Dancing in Shangri-La

Replete from a supper of yak soup, yak cheese and yak butter tea

I follow the Tibetan music to the village square at dusk

Light rain falling, red lanterns illuminating

The massive wooden homes built from mountain timbers

Perhaps a hundred people form a circle

Bai women wearing bright pink, fur trimmed head pieces

Naxi children with blue and white aprons

Tibetan yak herders sporting cowboy hats

Miao mothers carrying their babies in richly embroidered slings

Grey -haired men in blue hats and jackets, revolution remnants

Yi ladies with ruddy complexions

Chinese vacationers from Shanghai, Beijing, Hong Kong- every corner of this vast nation

All holding hands and moving gracefully to the music

Performing a traditional ritual

Arms circling high in the air

Waists bending low to the ground

Feet stepping, crossing on the cobblestones

I watch in wonder, a misty-eyed, white-faced foreigner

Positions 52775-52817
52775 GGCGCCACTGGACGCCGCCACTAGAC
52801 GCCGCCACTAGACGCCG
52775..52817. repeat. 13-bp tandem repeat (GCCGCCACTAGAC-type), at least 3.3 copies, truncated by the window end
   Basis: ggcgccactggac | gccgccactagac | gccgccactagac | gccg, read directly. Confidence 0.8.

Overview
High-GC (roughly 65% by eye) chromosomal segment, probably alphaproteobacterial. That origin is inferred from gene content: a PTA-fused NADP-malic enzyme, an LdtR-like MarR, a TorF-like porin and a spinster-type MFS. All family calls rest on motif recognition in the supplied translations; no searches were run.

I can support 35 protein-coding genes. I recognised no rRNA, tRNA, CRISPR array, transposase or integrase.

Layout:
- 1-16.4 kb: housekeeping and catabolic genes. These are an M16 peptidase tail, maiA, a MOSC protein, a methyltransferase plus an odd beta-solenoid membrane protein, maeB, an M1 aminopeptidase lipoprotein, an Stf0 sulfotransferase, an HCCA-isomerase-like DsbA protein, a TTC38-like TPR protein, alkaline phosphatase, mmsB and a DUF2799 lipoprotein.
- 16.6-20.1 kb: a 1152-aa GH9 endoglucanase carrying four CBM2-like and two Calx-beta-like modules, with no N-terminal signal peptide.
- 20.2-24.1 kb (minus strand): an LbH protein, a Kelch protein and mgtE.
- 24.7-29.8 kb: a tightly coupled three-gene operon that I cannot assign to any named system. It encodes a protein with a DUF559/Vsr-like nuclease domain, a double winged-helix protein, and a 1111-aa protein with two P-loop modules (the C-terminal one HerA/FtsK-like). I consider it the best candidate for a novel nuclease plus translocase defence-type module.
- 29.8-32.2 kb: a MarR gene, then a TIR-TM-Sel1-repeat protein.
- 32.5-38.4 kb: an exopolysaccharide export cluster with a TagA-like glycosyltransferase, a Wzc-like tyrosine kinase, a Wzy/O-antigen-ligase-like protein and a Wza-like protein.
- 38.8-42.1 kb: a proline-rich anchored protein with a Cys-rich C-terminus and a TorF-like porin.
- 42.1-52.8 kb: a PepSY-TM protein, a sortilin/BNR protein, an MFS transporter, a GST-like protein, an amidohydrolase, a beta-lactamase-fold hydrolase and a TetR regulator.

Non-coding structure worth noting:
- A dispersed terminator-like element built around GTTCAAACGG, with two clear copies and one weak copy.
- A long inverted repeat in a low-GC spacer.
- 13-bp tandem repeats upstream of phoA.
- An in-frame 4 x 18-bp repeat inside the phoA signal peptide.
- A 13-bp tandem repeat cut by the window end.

Marveling how in this place where Hilton set his Lost Horizon

The people of China can celebrate their ethnic diversity and rich cultural heritage

During years of war, revolution and oppression it was impossible for them to even dream of such a gathering

But now Chinese citizens from near and far are free to come together and dance hand in hand

The shy, inviting smile of a wrinkle-faced woman draws me into the circle

Bumbling, western outsider

I am included and patiently taught until I too can follow the rhythm and pattern of their ancient dance.

If you enjoyed this post you might also like…….

Visiting the Great Wall

Bamboo Gorge Boat Tracker

Three Gorges Project – Yangtze River

Remembering Tiananmen Square

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Filed under China, New Experiences, Poetry, Travel

I Believe

What do you believe? I used to give my high school students an assignment to write about their core beliefs. I provided them with a poem pattern which I got from the movie Bull Durham where the main character played by Kevin Costner explains the credo for his life.  The work my students produced was as thought provoking and inspiring as it was unique. Here are just four of the many great poems I received each year I gave this assignment. I haven’t used the students’ names to protect their privacy. 

I Believe

 I believe in the love of life